Oil prices are falling, burdened by the dollar, closing China Reuters


© Reuters. PHOTO FILE: Label showing crude oil on tank side at Permian Mentone Basin, Loving County, Texas, USA, November 22, 2019. Image taken on November 22, 2019. REUTERS / Angus Mordant

Author: Shadia Nasralla

LONDON (Reuters) – Oil prices fell on Monday along with stocks and burdened by a strong dollar and concerns over demand over the continued blockade due to coronavirus in China, the world’s largest oil importer.

it fell $ 1.83, or 1.6%, to $ 110.56 a barrel by 09:53 GMT. U.S. West Texas Intermediate oil was at $ 107.7 a barrel, down $ 2.07 or 1.9%. Both contracts have received over 40% so far this year.

The dollar, which reached a fresh value of two decades, has made oil more expensive for owners of other currencies. [MKTS/GLOB]

Global financial markets are gripped by concerns about rising interest rates and worries about the recession as tighter and broader blockades on COVID-19 in China led to slower export growth in the No. 2 world economy in April.

In Russia, oil production rose in early May compared to April, and production stabilized, Deputy Prime Minister Alexander Novak said after production fell in April following Western sanctions imposed over the Ukrainian crisis.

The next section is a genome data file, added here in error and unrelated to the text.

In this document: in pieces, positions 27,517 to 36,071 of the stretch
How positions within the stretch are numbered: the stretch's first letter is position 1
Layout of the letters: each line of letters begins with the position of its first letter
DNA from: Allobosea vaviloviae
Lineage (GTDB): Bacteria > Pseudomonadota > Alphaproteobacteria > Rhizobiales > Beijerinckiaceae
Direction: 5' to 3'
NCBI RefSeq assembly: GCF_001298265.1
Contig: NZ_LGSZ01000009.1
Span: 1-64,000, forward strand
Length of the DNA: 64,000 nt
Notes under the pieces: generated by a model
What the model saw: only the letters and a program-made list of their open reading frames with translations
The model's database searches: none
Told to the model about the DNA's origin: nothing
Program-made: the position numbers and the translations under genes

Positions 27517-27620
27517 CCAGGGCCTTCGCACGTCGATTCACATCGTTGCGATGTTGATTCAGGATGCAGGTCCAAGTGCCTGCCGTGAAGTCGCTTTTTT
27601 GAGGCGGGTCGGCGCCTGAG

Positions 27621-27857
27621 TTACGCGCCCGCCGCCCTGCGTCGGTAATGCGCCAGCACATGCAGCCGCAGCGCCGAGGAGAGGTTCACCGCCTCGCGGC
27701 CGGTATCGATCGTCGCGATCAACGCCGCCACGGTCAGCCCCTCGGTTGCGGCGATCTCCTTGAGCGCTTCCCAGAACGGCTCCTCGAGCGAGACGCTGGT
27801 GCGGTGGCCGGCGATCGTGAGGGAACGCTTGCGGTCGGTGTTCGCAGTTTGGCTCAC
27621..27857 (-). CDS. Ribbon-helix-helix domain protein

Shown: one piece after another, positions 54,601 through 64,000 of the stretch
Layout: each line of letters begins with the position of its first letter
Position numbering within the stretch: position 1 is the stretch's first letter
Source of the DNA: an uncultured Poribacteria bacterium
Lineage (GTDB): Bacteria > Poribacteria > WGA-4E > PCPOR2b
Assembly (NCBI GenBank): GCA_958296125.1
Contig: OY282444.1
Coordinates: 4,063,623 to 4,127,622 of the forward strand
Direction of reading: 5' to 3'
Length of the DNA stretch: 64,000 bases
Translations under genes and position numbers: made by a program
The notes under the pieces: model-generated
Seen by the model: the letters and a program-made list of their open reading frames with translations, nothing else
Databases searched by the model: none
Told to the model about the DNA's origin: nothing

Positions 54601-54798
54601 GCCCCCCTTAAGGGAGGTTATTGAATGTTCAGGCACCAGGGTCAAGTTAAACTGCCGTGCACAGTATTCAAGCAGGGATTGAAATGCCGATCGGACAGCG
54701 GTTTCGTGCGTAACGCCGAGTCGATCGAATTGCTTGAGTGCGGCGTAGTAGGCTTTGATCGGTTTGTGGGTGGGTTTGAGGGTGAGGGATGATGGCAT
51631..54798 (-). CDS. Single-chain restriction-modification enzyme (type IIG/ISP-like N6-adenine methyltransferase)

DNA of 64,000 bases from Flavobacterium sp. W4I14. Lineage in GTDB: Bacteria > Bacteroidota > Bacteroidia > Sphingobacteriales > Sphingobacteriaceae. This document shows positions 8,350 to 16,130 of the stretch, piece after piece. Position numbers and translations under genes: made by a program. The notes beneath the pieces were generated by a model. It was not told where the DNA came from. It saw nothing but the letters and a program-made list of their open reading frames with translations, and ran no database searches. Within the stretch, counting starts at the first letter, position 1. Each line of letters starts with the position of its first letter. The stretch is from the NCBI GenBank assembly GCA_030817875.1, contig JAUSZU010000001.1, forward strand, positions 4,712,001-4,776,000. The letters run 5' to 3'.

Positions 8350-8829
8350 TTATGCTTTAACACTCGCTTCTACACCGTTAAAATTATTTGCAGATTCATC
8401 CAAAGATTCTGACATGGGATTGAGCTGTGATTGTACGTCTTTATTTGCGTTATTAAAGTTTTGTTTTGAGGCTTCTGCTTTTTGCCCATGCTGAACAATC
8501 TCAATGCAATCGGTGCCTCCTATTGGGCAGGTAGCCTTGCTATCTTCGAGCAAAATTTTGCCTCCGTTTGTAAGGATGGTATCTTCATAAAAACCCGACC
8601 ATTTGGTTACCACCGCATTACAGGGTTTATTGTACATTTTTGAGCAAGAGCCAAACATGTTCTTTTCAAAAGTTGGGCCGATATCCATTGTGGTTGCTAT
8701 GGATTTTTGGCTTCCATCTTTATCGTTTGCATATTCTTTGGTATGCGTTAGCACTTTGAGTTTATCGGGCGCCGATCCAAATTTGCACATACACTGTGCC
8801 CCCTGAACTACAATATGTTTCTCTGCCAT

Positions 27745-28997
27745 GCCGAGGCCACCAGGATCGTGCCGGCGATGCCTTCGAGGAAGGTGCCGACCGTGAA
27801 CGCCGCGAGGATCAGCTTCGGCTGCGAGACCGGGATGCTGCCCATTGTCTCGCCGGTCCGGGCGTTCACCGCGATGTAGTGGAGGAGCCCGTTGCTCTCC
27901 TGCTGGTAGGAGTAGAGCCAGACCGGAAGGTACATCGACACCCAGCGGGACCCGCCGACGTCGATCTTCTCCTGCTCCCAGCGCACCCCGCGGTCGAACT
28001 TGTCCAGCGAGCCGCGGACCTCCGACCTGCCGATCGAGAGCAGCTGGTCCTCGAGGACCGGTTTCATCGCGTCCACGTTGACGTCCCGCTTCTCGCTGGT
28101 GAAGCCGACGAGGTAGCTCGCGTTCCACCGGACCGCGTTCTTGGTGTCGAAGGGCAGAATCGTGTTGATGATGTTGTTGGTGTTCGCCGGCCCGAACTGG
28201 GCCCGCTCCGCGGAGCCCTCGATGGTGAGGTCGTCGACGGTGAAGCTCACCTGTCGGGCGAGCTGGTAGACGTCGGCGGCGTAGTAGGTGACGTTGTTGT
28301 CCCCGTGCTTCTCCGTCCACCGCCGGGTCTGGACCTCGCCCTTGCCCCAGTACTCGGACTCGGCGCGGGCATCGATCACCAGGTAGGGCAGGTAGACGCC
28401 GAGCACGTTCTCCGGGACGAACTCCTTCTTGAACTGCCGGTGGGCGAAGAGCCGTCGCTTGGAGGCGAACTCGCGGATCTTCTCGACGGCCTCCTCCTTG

Crude oil imports from China fell 4.8% in the first four months compared to last year, but included a nearly 7% increase in April.

In terms of supply, Saudi Arabia, the world’s largest oil exporter, cut crude oil prices for Asia and Europe in June.

EU OIL EMBARGO RUSSIA

Last week, the European Commission proposed a gradual embargo on Russian oil, raising Brent and WTI prices for the second week in a row. However, the proposal requires a unanimous vote among EU members this week, which has not yet happened.

The EU proposal was followed by a promise by G7 countries on Sunday to ban or phase out Russian oil imports. Washington has also imposed new sanctions.

Japan, part of the G7 and one of the world’s five largest importers of crude oil, will ban the import of Russian crude “in principle,” Prime Minister Fumio Kishida said, adding that it would take time.

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